Science and technology matters are not top campaign issues, so to have very little discussion of them at the major party conventions is not a big surprise.
However, there was (as I mentioned on Monday) the appearance of retired astronaut Eileen Collins on Wednesday. She spoke about American space exploration, and reiterated her disagreement with the current U.S. approach to returning humans to space (a view not universally held) without endorsing Mr. Trump. That Trump has not committed to more space exploration in his public remarks seems beside the point, given how the convention was focused on painting a picture of a country in long decline.
On Thursday there was another speaker who had some connection to technology. eBay co-founder and Facebook board member Peter Thiel. Coverage of his remarks focused on Thiel’s comments about being gay, but his background in technology did come through. He noted the prosperity of Silicon Valley and mentioned problems the government had with some of its technology. But he offered no proposals. Again, this strikes me as consistent with a convention more focused on painting a bleak picture of America than providing details about how it would address those problems.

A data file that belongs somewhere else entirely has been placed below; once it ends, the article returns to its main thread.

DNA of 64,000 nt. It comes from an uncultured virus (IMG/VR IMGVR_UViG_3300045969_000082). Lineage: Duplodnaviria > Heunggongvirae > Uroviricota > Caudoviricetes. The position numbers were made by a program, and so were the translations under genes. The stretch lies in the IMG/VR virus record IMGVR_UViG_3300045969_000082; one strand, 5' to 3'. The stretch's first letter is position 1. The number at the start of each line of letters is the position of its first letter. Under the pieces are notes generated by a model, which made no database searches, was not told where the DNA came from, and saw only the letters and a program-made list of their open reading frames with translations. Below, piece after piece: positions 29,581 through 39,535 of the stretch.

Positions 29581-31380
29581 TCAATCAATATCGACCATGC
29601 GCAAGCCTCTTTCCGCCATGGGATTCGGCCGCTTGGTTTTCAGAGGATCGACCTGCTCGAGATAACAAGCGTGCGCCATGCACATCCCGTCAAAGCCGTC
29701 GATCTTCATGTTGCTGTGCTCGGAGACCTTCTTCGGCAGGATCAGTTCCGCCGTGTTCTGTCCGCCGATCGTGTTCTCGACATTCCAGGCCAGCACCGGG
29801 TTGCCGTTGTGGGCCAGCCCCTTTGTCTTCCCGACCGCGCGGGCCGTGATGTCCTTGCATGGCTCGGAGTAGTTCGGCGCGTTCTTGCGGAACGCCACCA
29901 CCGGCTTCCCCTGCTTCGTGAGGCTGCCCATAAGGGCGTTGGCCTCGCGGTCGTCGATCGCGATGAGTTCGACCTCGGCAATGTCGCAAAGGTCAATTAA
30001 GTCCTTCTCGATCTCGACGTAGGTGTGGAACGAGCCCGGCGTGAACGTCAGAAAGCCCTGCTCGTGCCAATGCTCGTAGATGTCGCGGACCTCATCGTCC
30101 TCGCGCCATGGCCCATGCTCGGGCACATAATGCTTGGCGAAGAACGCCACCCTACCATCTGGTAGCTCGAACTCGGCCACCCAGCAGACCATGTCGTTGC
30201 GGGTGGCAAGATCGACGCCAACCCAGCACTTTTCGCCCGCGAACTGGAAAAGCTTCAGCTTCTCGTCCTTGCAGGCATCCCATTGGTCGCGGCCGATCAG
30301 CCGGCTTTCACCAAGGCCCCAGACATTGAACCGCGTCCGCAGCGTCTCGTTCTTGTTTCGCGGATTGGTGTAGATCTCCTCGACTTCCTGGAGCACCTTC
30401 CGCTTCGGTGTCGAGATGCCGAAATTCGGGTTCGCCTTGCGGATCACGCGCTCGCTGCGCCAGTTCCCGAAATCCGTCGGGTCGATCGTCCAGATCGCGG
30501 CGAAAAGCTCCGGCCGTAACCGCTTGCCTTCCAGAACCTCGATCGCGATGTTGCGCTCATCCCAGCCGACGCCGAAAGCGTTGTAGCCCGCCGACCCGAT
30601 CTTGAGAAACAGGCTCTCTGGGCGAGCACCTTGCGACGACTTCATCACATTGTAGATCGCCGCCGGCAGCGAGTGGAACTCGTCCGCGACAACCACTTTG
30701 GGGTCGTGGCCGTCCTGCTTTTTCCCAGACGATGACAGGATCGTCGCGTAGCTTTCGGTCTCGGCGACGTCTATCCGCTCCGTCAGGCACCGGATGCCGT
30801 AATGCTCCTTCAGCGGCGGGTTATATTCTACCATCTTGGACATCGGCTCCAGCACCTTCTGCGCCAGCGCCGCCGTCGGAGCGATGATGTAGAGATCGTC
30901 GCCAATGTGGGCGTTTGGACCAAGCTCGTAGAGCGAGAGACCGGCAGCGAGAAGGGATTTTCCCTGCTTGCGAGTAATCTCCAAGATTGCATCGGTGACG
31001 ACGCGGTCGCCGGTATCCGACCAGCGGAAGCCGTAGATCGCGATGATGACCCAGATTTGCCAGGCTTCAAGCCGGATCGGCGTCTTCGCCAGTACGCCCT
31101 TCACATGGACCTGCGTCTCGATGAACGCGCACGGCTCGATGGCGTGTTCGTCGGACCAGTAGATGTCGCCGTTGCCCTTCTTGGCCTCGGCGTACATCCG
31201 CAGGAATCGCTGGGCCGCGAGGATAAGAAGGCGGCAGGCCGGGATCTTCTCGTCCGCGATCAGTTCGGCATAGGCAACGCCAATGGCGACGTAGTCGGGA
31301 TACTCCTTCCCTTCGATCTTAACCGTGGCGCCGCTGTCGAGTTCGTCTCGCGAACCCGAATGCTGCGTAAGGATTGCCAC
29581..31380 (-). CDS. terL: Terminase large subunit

Next week the Democrats will have their turn with the multi-night staged presentation of political theater. I don’t expect them to be that different from the Republicans in the amount of attention paid to science and technology matters (outside of climate change), but I do hope to hear some policy proposals. Check in next Friday to see if how cynical I get about it.